Source: http://www.pe.com, October 26, 2012
By: Janet Zimmerman
Companies that produced fireworks at a Rialto industrial site where perchlorate contaminated the water supply have agreed to pay $5.7 million — the first of three settlements expected to total more than $100 million, officials said.
The money will cover cleanup costs and reimburse residents who have been paying a surcharge on their water bills for almost a decade.
The U.S. Environmental Protection Agency, Rialto, Colton and San Bernardino County had sued Pyro Spectaculars Inc. and other parties suspected of dumping or burning toxic chemicals in pits at the site north of Interstate 210, between Alder and Locust avenues. The cities, as well as water districts not involved in the lawsuits, shut down 20 contaminated wells and installed treatment equipment after the pollution was discovered in 1997.
The contamination was found when tests became available to detect perchlorate at low levels. It is unknown how long the contaminated water was delivered to consumers before that.
An assessment by the state Department of Public Health last year concluded that tap water from two wells could have caused thyroid problems that affected the physical and mental development of people who grew up in Rialto in the 1980s.
The settlement was filed earlier this month in federal court. A second settlement with Emhart Industries, a subsidiary of Black and Decker, and others is expected to be filed in the next several weeks, said attorney Gene Tanaka, who represents the city of Colton.
The amount of that settlement is confidential, but it will cover the cost of pumping and treating contaminated water, he said Friday, Oct. 26.
Between the two deals, Rialto residents will get back about $9 million in “perchlorate charges” they have paid on bills since 2004, Rialto City Councilman Ed Scott said. The surcharge will stop in December or January, which is when rebate checks will be issued to current and former residents, he said.
The charge is based on water use. Some large business owners in the city have paid up to $50,000 in perchlorate charges, he said.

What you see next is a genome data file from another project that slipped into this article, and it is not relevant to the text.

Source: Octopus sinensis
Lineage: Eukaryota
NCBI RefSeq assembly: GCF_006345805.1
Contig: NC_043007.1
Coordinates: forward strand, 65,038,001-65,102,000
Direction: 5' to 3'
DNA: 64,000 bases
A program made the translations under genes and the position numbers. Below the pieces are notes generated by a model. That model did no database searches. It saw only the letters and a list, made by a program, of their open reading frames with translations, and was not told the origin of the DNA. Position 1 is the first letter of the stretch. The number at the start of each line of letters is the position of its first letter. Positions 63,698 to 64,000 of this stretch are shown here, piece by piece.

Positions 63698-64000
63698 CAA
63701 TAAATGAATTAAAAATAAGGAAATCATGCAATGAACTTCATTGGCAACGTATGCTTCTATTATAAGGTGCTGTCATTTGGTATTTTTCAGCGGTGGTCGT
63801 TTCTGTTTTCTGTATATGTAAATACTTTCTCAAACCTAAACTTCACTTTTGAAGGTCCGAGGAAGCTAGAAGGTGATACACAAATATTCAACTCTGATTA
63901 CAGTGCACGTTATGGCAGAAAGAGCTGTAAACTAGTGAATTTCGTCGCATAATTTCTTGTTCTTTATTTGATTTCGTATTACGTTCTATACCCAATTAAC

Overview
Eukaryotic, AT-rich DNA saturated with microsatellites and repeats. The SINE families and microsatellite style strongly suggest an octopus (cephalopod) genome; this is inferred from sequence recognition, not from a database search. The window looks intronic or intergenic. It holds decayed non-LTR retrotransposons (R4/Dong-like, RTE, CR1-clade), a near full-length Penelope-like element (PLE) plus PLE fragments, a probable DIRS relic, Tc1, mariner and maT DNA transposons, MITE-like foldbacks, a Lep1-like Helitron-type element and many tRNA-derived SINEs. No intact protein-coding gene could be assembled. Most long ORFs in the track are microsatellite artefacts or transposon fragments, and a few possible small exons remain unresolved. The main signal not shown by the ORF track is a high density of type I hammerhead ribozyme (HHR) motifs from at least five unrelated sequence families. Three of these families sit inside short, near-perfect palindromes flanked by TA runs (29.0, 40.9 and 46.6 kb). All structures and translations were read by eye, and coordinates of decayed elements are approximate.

It is unclear how much homeowners will get back because rebates are based on usage.
“It’s a great settlement for the city. It’s exactly what we wanted all along, to have our water cleaned up and to give some money back to the residents,” Scott said. “We’re clearly at the end of this whole thing.”
A third agreement with B.F. Goodrich Corp. is still being negotiated, he said.
According to the Oct. 10 consent decree with Pyro Spectaculars, its subsidiaries Astro Pyrotechnics Inc. and Trojan Fireworks Co., Thomas O. Peters and Stonehurst Site LLC, the federal government will receive $4.3 million; Colton and Rialto will each receive $500,000; and the county will get $333,000.
The companies did not admit liability. The settlement is expected to be finalized by a judge next month.
Pyro Spectaculars’ attorney, Gary Brown, was out of the office Friday and could not be reached for comment.
Perchlorate, an ingredient in fireworks and rocket fuel, and trichloroethylene, or TCE, a solvent, seeped into groundwater and has traveled at least three miles to the southeast, toward wells owned by the city of Riverside. The chemicals are linked to thyroid problems and cancer.
The 160-acre parcel, known as the B.F. Goodrich site, was placed on the federal Superfund list of priority cleanup sites in 2009. The EPA plan is to pump and treat the water from underground basins over the next 30 years, work that is expected to cost more than $100 million.
Patricia Robinson, a 34-year Rialto resident, was pleased by the news, though for years she has been hearing a settlement is near. She and her husband pay more than $20 per month for the perchlorate surcharge for their home and a rental.
“It will be great if it happens,” she said. “It will be nice for people around here, because it’s not a rich community. It’s a hard-working bedroom community.”